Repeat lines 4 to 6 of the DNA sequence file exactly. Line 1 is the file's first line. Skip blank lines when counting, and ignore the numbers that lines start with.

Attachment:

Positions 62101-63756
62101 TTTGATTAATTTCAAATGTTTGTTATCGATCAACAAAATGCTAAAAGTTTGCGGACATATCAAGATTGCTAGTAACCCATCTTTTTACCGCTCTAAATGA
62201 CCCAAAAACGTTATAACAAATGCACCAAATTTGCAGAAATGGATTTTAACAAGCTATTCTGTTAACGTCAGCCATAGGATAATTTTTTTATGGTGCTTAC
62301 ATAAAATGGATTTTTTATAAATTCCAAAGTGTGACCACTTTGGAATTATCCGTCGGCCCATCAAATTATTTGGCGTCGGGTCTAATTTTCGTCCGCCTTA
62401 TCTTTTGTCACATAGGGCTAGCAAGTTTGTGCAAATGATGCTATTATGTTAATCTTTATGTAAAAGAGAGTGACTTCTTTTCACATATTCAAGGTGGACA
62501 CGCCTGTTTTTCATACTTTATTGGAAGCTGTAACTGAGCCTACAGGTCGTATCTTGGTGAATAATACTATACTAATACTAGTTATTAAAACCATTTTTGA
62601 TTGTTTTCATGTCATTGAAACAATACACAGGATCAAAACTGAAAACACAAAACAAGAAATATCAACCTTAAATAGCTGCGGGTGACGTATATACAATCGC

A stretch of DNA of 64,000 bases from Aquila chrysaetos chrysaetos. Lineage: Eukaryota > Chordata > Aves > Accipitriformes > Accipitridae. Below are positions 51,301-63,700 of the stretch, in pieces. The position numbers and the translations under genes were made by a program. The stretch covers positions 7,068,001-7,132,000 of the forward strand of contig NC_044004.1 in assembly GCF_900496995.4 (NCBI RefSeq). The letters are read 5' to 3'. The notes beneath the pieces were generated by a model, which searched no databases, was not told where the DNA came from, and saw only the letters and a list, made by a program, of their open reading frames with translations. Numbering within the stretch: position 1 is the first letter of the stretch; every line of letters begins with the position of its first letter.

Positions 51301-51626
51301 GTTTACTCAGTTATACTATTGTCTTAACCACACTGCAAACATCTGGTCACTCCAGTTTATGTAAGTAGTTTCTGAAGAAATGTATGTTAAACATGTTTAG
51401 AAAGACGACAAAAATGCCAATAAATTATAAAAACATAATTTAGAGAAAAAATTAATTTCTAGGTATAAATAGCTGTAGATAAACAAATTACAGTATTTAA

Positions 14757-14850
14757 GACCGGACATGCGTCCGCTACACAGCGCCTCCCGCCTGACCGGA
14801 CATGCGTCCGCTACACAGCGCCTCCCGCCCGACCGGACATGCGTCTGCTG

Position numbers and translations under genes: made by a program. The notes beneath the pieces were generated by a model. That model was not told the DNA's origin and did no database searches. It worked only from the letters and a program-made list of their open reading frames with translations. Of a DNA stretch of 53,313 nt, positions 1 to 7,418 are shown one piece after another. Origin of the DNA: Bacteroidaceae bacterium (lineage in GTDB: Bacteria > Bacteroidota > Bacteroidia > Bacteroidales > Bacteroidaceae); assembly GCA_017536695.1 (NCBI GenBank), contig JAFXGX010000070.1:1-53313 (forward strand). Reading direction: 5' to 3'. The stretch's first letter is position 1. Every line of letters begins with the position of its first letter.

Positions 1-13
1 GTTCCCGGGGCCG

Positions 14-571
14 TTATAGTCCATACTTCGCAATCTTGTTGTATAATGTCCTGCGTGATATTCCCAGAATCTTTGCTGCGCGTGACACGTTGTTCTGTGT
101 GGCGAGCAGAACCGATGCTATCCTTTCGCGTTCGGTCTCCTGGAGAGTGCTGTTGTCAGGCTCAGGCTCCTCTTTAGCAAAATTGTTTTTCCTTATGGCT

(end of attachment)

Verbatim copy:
62301 ATAAAATGGATTTTTTATAAATTCCAAAGTGTGACCACTTTGGAATTATCCGTCGGCCCATCAAATTATTTGGCGTCGGGTCTAATTTTCGTCCGCCTTA
62401 TCTTTTGTCACATAGGGCTAGCAAGTTTGTGCAAATGATGCTATTATGTTAATCTTTATGTAAAAGAGAGTGACTTCTTTTCACATATTCAAGGTGGACA
62501 CGCCTGTTTTTCATACTTTATTGGAAGCTGTAACTGAGCCTACAGGTCGTATCTTGGTGAATAATACTATACTAATACTAGTTATTAAAACCATTTTTGA